Since the great voyages of Wilkes, Dumont d'Urville and Ross, little effort had been made to extend the work of discovery in the Antarctic. It was fifty years before a new assault was begun. In Australia in the eighties and early nineties there was growing interest but it was not until an enthusiast named Bull had gained the support of business men for a combined exploratory and commercial venture that an expedition from that country approached reality. Unfortunately, a financial depression put a stop to Bull's plans but having so nearly attained his goal, he was determined to succeed. A visit to Norway and an hour's conversation with Svend Foyn, the veteran owner of sealing and whaling ships, secured for Bull a ship, a refitted steam-sealer, renamed 'Antarctic' and commanded by Captain Kristensen. It was intended that as far as possible the cost of the expedition was to be recouped by sealing and whaling, so a winter whaling cruise using Campbell Island as a base was projected. (A quantity of sealskins and oil was obtained at Kerguelen on the way out.) On 12 April 1894, leaving Bull at Melbourne to complete preparations for the summer cruise, the 'Antarctic' sailed for the Auckland Islands which were reached early in May. There she was met by the 'Hinemoa' which had been dispatched by the New Zealand Government to warn the 'Antarctic's' master of the embargo on the killing of seals. Captain Kristensen promised to respect the law and sailed southwards.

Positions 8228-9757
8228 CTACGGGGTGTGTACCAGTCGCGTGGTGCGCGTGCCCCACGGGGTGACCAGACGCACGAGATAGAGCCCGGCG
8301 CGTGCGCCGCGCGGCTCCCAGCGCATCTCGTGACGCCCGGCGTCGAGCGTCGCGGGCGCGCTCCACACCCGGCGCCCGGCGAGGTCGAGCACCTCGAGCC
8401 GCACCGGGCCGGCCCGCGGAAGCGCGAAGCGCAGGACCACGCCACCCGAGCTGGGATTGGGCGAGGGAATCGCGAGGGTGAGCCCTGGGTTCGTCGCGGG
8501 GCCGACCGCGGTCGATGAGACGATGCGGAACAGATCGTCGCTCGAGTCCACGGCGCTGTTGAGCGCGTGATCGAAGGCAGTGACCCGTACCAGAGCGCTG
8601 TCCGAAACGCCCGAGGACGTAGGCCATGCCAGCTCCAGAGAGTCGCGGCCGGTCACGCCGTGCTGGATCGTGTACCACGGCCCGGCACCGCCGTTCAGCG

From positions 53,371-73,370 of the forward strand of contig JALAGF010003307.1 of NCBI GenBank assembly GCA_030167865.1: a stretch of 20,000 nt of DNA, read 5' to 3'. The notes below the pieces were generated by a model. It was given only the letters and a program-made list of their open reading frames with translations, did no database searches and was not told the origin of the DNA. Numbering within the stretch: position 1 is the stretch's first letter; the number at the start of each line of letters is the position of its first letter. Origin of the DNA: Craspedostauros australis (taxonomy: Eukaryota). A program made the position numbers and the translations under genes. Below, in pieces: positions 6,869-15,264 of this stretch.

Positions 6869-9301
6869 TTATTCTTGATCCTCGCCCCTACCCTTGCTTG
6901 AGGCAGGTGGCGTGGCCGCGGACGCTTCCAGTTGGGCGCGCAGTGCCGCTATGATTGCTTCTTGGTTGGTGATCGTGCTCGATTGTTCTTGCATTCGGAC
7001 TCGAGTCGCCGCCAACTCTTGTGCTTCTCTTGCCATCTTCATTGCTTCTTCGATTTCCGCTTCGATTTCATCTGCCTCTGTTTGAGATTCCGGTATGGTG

Campbell Island was sighted on 14 May and in the teeth of 'half a gale, with tremendous squalls' the captain tried to enter North East Harbour as night fell. Failing in this attempt, the vessel was taken south in what seems to have been a very reckless fashion, close to an unknown shore at night. Bull's account goes on 'by forcing the boiler the vessel was made to slowly advance between squalls into the firth (Perseverance Harbour) but in the darkness it was impossible to make out exact bearings and the vessel grounded on Terror Shoal.' She was got off with much labour but her tribulations had only begun. The tempest raged for another three days and at midnight on the eighteenth with three anchors out the ship began to drift out of the harbour. Then one anchor cable broke as the wind shifted to the southwest and drove the vessel close under the precipitous mountain-walls. Nothing remained but to cut down the mainmast and rig down the yards on the foremast,' which done, 'the anchors held, and the poor wreck of a ship was kept swinging before the squall less than her own length from the mountainside.' The wind abated soon after and the 'Antarctic' made a safe anchorage. The rest of the month was spent in rigging a jury mast.